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1922 Buick speedometer rework

Mark Kikta

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When I purchased my 22 Buick over 2 years ago, the car had no speedometer installed.  It had been stolen.  So over the last two years I purchased 4 used systems from the internet in hopes of putting together 1 good working speedometer.  I believe the 22 should have had a #1249/ 131-A Stewart Speedometer.  As I started taking them all apart to evaluate what I had, I quickly saw that one had been destroyed by dropping and breaking the frame for the magnetic wheel.  Another had a cracked odometer frame.  I was actually wondering if I would have enough good parts to build one system.  I think I was able to build one good speedometer.  I haven't checked it yet but that will be next.


First photo below shows one where the odometer was a basket case.  You can see the pot metal wheels that had swollen and cracked beyond usable condition.  You can see how some have cracked and where some have swollen more than others.  The second photo show what happened to the odometer wheels when I tried to remove them from their shaft.


The third photo shows the MPH cup which rotates over an potmetal wheel that holds the magnet which makes the MPH cup spin.





odometer wheels crumbled when taken apart.jpg

131 insides before dissassembly.jpg

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The first photo below shows the back of the main frame of the speedometer after it was removed from the barrel case.  The second photo shows the front side of the same main frame with the MPH cup removed so you can see the magnetic wheel and its gears.


The third photo shows one of my speedometers that had a broken potmetal frame where the magnetic wheel was attached.

131 backside before dissassembly.jpg

magnet wheel re-assembled.jpg

magnetic wheel bracket broken.jpg

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The first picture below shows the MPH cup upside down.  This cup fits over the magnetic wheel shown in the second photo.


The third photo shows two of the shafts I removed from these speedometers. The fiber gears on the top of these drive the MPH wheel and the odometer.  These gears are totally stripped as shown on the left shaft and are workable on the right shaft.


magnetic wheel top view.jpg

speedometer drive shaft and gears good vs bad.jpg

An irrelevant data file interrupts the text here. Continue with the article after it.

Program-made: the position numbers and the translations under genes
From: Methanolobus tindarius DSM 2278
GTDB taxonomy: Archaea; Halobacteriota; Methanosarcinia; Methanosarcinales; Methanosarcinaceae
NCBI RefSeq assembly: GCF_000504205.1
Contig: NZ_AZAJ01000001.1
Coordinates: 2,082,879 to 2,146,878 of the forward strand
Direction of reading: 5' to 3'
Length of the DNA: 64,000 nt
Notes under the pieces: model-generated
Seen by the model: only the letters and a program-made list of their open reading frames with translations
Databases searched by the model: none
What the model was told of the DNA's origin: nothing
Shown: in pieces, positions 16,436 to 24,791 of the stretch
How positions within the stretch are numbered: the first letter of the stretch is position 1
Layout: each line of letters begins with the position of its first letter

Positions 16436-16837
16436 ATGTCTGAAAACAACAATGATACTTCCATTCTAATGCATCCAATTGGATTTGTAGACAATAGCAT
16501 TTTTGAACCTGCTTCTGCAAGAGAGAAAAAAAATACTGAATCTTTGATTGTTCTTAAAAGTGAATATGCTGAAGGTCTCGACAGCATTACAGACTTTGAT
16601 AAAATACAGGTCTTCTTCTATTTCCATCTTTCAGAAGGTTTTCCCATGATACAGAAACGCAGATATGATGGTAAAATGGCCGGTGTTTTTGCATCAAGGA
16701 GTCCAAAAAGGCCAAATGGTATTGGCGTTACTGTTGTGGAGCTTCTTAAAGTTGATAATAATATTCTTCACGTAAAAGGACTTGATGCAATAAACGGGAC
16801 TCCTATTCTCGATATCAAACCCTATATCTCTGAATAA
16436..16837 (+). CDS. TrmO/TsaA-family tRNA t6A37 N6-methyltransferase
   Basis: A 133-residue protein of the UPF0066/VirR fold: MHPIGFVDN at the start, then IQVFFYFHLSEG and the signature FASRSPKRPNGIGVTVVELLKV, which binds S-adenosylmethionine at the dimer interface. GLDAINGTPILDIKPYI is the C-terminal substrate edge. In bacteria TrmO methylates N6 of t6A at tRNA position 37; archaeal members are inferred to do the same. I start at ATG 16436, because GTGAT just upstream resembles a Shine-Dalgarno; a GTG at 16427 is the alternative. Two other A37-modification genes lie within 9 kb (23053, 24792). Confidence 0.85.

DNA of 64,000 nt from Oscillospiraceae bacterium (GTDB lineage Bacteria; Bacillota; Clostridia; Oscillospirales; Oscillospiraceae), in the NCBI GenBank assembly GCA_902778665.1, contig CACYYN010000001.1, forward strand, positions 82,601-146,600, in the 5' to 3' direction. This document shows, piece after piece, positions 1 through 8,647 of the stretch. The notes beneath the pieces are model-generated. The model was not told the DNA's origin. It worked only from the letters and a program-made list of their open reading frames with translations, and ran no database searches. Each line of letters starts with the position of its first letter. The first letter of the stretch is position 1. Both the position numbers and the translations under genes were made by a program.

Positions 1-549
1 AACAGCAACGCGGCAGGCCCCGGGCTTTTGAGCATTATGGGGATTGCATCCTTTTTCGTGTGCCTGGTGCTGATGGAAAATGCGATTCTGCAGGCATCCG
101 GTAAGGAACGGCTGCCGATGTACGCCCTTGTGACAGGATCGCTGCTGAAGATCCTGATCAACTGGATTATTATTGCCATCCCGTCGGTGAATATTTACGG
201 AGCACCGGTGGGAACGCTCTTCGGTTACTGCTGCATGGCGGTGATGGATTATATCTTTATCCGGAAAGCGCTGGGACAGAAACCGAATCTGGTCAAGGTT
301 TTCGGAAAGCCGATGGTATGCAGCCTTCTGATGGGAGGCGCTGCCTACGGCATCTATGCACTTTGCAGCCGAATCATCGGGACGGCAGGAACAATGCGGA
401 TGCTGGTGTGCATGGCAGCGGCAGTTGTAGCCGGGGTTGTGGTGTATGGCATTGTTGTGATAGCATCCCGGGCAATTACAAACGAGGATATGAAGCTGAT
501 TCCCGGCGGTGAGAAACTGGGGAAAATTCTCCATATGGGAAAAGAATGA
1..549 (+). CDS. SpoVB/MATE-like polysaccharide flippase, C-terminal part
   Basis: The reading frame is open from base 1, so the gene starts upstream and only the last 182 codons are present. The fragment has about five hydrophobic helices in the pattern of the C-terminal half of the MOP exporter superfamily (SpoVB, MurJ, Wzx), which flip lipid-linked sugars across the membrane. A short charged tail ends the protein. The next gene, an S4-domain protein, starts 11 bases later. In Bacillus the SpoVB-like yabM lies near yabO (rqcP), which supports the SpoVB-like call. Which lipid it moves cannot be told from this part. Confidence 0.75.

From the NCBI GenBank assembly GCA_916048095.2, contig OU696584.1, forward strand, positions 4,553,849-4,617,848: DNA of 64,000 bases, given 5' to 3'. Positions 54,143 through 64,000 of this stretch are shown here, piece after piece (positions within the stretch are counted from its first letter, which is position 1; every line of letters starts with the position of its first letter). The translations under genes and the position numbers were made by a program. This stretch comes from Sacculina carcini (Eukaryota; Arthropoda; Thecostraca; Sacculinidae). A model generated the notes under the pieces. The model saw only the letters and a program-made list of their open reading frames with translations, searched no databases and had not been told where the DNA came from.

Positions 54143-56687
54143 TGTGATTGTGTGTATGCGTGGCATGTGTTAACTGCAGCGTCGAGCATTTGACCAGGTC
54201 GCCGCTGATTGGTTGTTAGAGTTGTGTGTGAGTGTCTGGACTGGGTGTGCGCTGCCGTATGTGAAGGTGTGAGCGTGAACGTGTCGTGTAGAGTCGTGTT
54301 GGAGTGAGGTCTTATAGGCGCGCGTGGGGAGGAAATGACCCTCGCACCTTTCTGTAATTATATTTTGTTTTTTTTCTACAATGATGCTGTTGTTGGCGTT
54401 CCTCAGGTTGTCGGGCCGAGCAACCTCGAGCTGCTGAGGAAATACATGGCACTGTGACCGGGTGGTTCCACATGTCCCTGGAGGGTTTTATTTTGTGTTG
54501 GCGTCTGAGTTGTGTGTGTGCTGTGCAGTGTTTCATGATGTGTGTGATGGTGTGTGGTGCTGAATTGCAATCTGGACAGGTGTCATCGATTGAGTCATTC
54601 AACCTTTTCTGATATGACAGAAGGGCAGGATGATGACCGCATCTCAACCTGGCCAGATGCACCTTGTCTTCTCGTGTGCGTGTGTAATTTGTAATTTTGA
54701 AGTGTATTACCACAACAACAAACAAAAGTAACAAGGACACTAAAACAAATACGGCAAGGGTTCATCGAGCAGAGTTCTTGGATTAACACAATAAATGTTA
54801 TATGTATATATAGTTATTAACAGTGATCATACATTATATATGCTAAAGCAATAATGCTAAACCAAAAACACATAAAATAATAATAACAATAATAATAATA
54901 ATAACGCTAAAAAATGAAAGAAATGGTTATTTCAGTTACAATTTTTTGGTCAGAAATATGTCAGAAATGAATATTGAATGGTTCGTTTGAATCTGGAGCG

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I was able to find a set of all 5 odometer wheels that appear to be usable even thought they are pot metal.  Hopefully they will work OK.  I also have an equally good set of trip odometer wheels.


I used my Harbor Freight ultrasonic cleaner with good results as shown in the second and third photos. 

odometer gears removed in order.jpg

cleaned parts before and after.jpg

Mph cup top cleaned and assembled.jpg

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Here you can see that I am stating to reassemble the odometer into it's frame. 


I started installing the odometer gear shaft and gears from the trip odometer side first, and worked my way across the odometer ensuring I got each of the small brass gears installed properly.  I took a mass of closeup photos before I removed any parts to ensure I don't screw that up.  There are 4-5 different little brass and steel gears that must go in the right places for this to all work properly.


After I put all wheels and gears into the odometer and ensured I put a drop of gear oil on all moving parts I reassembled both halves and put them back into the barrel case.


Now I need to carefully test this machine to ensure it's going to work smoothly and not eat itself up.  I think I'll check it slowly by hand and then try it with my hand held drill.


More to follow.

odometer beginning reassembly trip reset.jpg

both paarts cleaned and ready to assemble.jpg

131 cleaned and reassembled.jpg

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Wow Mark good job.

 I thought Hugh and I were the only ones to be working on lost cause speedometers.

 I thought that the Stewarts were a much more robust unit than the crappy AC examples.

DSCF7596.thumb.JPG.54fe164c11787e82d5b85a712a8552be.JPG  DSCF7599.thumb.JPG.55d744c4f9b78f9a0b413fe6f11f416d.JPG DSCF7600.thumb.JPG.866cda910578363c36f6b2baa812e5a9.JPG


DSCF7601.thumb.JPG.e53889a108c635eaa62e2fffb6cdb011.JPG   DSCF7726.thumb.JPG.19f618428f8c59e13626b89f5c0e60fa.JPG

Using the best parts from 4 different units.

Whatever you do make sure the unit works IN THE CAR before you button up the bezel and such. I made a fixture to set mine up and tested it with a flexible shaft and a drill. I thought all was good. I did not check it in the car till after I re-rolled the bezel back on. It works but is 13 MPH low. I would have to pull it apart to adjust. Don't forget to recharge the magnet.


Edited by dibarlaw
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Ha, we're all from the same Gang.


When I got my car years ago the SW speedo came in a cigar box, in pieces.  I spent many a night that Winter with a TV table tray in my lap to catch parts figuring out how it went together.  Made three stripped gear teeth and a big chunk of the body out of JB Weld.  It still works.  Not very quiet.  The dog leash that runs it is a hoot.  

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I worked it tonight by hand first and with a drill.  It all seems to work pretty well.  It’s not hard to get apart and together.  

I have already put it back together.  As soon as I get the trip odometer knob back from the platers, I’ll put it in the car.


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  • 1 year later...

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